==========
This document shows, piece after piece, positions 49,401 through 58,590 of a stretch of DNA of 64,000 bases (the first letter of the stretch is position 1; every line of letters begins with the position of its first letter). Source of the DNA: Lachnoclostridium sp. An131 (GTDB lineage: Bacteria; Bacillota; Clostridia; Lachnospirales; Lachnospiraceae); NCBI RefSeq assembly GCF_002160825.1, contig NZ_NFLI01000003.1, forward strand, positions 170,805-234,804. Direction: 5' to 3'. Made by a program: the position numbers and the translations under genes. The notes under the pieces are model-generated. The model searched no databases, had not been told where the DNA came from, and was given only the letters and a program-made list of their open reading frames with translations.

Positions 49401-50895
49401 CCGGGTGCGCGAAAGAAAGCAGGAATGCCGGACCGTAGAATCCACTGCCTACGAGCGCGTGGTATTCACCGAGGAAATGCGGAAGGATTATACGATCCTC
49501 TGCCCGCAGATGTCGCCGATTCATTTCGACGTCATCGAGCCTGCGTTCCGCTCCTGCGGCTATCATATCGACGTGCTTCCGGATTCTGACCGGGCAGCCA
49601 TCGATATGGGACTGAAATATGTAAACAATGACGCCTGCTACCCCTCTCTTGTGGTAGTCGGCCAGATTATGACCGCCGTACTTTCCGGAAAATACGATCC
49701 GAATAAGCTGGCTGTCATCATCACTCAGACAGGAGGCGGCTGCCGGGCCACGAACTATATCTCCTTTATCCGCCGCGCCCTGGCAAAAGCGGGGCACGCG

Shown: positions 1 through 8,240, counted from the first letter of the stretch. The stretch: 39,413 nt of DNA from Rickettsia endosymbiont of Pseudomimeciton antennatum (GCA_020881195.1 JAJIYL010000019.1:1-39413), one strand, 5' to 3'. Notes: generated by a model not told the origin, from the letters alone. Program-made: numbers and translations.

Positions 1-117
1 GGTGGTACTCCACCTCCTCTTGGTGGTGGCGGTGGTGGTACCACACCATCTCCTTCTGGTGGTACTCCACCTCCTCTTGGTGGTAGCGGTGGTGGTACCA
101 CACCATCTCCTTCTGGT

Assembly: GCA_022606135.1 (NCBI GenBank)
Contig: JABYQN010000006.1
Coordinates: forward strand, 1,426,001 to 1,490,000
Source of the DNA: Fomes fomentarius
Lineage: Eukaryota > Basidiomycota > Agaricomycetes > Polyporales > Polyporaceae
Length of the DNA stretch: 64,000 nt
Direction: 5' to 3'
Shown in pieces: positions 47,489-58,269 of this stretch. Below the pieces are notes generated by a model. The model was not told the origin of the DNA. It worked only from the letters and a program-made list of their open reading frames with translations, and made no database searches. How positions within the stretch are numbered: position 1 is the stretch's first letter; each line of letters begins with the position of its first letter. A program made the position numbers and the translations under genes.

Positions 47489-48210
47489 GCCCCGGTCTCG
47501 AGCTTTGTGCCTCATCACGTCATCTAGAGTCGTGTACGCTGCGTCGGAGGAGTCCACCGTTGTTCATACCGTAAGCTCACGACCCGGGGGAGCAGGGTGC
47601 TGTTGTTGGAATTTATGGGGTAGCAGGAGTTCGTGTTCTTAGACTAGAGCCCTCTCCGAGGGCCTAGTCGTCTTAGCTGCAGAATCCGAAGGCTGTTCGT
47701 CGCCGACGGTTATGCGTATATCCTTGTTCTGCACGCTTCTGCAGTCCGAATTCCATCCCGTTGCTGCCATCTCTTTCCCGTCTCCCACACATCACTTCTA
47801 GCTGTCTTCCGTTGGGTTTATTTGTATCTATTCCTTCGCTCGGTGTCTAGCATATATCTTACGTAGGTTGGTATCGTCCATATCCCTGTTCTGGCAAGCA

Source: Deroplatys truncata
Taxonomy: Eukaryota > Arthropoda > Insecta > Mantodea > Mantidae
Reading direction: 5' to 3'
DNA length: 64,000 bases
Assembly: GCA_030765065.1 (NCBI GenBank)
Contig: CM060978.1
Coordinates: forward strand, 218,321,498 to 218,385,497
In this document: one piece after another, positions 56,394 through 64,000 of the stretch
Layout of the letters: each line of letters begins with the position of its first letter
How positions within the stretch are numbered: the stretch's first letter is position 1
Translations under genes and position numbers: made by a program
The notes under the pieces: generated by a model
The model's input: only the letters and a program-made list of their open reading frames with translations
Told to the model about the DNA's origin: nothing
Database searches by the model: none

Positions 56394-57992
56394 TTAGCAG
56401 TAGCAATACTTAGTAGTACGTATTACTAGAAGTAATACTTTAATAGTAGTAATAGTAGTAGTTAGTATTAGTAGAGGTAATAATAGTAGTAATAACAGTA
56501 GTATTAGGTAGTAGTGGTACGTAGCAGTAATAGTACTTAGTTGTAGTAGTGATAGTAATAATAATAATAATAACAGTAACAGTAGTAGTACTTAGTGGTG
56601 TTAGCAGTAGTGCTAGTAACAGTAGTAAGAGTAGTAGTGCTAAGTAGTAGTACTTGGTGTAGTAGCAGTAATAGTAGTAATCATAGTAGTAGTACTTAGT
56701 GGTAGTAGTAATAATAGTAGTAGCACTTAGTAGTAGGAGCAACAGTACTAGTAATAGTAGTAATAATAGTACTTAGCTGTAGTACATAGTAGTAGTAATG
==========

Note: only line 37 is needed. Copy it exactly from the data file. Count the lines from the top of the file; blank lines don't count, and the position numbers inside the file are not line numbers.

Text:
The model's input: only the letters and a program-made list of their open reading frames with translations